Berkeley Spent $600,000 in Security Expenses for Ben Shapiro Event

Berkeley riots
Demonstrators for (R) and against (L) U.S. President Donald Trump push a garbage container toward each other during a rally in Berkeley, California in Berkeley, California, U.S., April 15, 2017. |

The University of California, Berkeley spent an estimated $600,000 in security measures for an event featuring conservative social commentator Ben Shapiro.

Shapiro had a sold-out event on Thursday evening at Berkeley, a campus that has garnered violent protests in recent times when conservative public figures attempted to have events.

"The university estimated it spent $600,000 on security for Mr. Shapiro's visit, not a pittance for an institution that has struggled financially in recent years," reported The New York Times.

Ben Shapiro
Conservative author Ben Shapiro, giving remarks at a Young America's Foundation event at the University of California, Berkeley on Thursday, September 14, 2017. |

"Dan Mogulof, a spokesman for the university, said a similar amount was spent in April to secure the campus during the planned visit, later canceled, of Ann Coulter, the right-wing pundit."

During his remarks at Berkeley, Shapiro stated that he found it "absurd" that Berkeley was "spending well into six figures" to protect his rights.

"If you look outside, there's K-bar everywhere. They've built basically these structures to keep Antifa from invading the premises," said Shapiro, as quoted by Fox News, who then joked that "Berkeley has achieved building a wall before Donald Trump did."

In addition to the heavy security measures for the Shapiro event, police were given the green light to use pepper spray. There were some protests and nine arrests made. Three of those arrested were found to be "carrying banned weapons."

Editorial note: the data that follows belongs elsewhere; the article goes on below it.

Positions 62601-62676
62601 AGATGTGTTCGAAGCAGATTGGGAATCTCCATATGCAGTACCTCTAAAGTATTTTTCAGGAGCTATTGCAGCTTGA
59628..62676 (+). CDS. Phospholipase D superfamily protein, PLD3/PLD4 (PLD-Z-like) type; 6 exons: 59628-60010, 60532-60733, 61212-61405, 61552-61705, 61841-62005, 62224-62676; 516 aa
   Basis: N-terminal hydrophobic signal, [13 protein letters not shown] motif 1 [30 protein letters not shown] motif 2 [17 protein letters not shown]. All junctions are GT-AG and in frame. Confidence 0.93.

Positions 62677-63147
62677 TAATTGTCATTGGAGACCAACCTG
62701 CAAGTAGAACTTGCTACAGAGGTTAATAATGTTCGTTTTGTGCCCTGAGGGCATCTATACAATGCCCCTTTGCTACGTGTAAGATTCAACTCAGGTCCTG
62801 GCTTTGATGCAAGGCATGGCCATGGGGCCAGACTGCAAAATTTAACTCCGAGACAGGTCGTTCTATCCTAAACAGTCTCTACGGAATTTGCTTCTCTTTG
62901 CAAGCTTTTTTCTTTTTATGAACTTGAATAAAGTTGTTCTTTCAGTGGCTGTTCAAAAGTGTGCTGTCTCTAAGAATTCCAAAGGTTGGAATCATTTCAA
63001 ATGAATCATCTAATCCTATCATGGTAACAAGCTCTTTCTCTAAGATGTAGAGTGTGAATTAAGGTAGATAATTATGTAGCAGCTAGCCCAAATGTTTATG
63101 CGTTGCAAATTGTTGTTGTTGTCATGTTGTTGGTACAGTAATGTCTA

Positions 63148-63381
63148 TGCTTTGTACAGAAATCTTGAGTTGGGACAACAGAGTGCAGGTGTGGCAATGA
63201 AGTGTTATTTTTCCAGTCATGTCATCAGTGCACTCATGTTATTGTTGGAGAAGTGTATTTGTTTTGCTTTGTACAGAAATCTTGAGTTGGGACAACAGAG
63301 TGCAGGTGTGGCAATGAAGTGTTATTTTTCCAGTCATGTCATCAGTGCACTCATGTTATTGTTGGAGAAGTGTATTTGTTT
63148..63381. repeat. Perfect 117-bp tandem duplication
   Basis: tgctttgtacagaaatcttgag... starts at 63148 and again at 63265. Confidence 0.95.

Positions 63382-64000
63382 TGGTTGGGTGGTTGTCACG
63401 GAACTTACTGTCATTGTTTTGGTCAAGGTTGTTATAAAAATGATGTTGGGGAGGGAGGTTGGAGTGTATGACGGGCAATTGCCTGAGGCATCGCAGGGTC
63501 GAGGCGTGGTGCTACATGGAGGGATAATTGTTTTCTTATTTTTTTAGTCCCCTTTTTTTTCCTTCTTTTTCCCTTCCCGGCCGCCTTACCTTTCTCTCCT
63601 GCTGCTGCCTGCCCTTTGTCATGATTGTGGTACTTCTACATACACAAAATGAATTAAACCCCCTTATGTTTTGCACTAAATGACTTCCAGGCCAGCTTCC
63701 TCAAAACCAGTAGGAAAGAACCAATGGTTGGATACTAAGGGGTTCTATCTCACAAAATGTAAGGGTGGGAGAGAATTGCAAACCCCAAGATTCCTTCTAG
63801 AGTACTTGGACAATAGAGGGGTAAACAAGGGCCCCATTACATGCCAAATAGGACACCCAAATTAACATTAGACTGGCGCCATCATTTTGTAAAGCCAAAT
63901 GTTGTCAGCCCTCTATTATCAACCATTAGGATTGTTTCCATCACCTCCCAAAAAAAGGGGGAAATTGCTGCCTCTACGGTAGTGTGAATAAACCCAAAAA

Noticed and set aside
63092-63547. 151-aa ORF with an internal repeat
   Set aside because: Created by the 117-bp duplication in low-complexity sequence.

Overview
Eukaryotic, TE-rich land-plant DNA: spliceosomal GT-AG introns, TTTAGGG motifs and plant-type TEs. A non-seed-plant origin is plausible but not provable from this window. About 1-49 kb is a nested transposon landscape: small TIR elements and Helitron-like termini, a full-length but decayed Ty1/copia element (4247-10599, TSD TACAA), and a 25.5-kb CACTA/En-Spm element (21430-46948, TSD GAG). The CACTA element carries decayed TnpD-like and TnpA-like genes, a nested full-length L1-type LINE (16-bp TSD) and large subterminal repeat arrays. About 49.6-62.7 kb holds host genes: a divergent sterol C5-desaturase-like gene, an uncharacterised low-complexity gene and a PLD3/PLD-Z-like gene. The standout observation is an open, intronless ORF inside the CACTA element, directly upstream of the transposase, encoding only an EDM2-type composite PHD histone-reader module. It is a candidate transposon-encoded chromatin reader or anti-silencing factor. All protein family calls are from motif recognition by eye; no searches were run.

Earlier this year, an event meant to feature conservative commentator Ann Coulter was canceled due to campus safety concerns.

"After the university originally canceled her speech for Thursday and instead invited her to speak there next week, Coulter had vowed to speak anyway; with the university not offering a venue, campus Republican groups had been discussing her possibly appearing on a public plaza, where security would have been challenging," reported The Washington Post in late April.

"Before Coulter's cancellation, the university was girding for potentially violent protests on campus on Thursday, when she was expected to give a speech, potentially on Sproul Plaza, a sprawling open area known for gatherings and demonstrations."

Many blame this violent atmosphere on Antifa, a leftwing movement that often stages protests against rightwing individuals and events.

For their part, the New York-based group Refuse Fascism denounced the presence of Shapiro at Berkeley, declaring that "fascists must NOT have an audience."

"... speech by fascists and those who intellectually defend them is not what humanity needs and will not contribute to campuses acting as centers of critical thought and debate," stated Refuse Fascism.

"What this moment in history requires is resistance to fascism, including discussion and debate over what fascism is, its roots, where it can lead, and what needs to be done to stop it."

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